To eliminate synergy issues between pre and power, we did the same exercise in the system below, with the Einstein power amps. Oistrakh’s violin was extremely extended, with high timbre, crystal clear, on the Berning. The Einstein pre rolled off the top end – Peter, who is not familiar with the recording, realized it immediately too. The Einstein did give more bloom especially in the midbass but I found the Berning more natural, due to its giving me a beautiful extension, linearity, and transparency, with valve harmonics but without the haze, muddiness, and bloat that can be the negative of many regular valve electronics.
Audio Machina (smaller model) make it to our Recommended Speakers list for small rooms (while they will play in big), but not cheap. The maestros if they live up to their potential will be direct competitors to YG Haileys and Stenheims at the price point and ease of room and WAF set up. Low resale/used market though
Vitus and Berning
I therefore called Barry (Barry2013 on WBF) who too lives in Essex, if we could come over to do a shootout with the Vitus SIA 025 on his YG Kipod IIs. While some of you might think oh, the Vitus is lower priced than the Berning pre+power combo with lower headroom, I did not do this shootout to find a “better”. Vitus SM102 is already a Recommended amp on this website. I wanted to confirm my suspicions, that both were different sounds, and wanted to check if one would talk to me. Note that the sub-heading is Vitus and Berning, not Vitus vs Berning.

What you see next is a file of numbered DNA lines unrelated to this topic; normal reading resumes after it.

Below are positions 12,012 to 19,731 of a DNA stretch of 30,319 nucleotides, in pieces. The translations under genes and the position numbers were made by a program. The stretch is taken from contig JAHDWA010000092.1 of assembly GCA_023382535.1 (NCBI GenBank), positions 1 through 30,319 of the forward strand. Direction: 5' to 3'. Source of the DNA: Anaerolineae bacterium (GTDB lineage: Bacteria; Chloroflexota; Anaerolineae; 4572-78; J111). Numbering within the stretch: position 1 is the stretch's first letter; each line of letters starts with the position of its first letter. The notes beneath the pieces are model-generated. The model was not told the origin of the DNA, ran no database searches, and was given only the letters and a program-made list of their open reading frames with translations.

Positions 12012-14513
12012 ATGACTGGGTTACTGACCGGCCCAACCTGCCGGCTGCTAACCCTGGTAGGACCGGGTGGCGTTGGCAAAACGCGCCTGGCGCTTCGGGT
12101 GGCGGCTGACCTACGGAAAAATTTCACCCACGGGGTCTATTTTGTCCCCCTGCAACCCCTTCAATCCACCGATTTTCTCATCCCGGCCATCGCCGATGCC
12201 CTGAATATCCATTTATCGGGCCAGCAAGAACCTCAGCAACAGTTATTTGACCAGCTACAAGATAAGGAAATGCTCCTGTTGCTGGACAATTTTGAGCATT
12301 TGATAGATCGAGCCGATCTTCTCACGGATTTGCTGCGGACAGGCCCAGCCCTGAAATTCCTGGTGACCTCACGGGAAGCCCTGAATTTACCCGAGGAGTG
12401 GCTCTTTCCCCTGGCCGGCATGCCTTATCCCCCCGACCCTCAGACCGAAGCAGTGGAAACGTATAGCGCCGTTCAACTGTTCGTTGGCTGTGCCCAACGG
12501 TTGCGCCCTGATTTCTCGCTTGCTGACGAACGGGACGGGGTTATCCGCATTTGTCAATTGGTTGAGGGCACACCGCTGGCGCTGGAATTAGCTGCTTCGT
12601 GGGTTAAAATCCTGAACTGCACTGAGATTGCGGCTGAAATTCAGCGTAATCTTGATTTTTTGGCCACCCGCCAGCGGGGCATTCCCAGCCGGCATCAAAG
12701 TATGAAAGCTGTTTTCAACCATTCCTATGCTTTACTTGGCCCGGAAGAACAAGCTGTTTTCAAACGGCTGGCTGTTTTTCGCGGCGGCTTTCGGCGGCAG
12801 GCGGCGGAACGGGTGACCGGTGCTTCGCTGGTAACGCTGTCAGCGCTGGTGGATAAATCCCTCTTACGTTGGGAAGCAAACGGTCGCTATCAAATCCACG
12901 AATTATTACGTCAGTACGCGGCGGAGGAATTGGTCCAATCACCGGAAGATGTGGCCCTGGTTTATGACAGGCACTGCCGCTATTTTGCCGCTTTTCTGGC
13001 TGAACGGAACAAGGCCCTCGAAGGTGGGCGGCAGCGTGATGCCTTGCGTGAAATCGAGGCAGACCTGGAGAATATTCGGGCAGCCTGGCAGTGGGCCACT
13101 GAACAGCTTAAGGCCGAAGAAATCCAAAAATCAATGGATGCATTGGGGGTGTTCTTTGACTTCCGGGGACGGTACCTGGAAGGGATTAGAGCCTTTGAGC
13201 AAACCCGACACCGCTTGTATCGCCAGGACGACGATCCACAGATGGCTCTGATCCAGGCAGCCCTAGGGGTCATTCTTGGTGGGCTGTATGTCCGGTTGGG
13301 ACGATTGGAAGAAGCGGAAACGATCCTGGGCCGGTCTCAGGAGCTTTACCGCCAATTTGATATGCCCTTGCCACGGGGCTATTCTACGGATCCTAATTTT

This was my third visit to Barry’s and his system has really improved since the last visit. He used to have a bright edge to his sound but that has now gone, so his system is sounding much more musical. He attributes a large part of that improvement to his Entreq.
His Townsend Rock V with the Dynavector XV-1T and Whest phono, Origin Live arm, was sounding much better than his dCS Puccini IMO. We heard Bach chorals, baritone, duet, Cecilia Bartoli on CD, and Barry’s Patricia Barber, followed by Bruch Scottish Fantasia, Winterreise, and a couple of Jazz tracks from Peter’s vinyl on the Townsend.
Switching to the Berning Quads with the Berning pre and back to the Vitus, confirmed what I suspected. These are two very different sounds, and both are excellent. There is no better, it is all about what you want.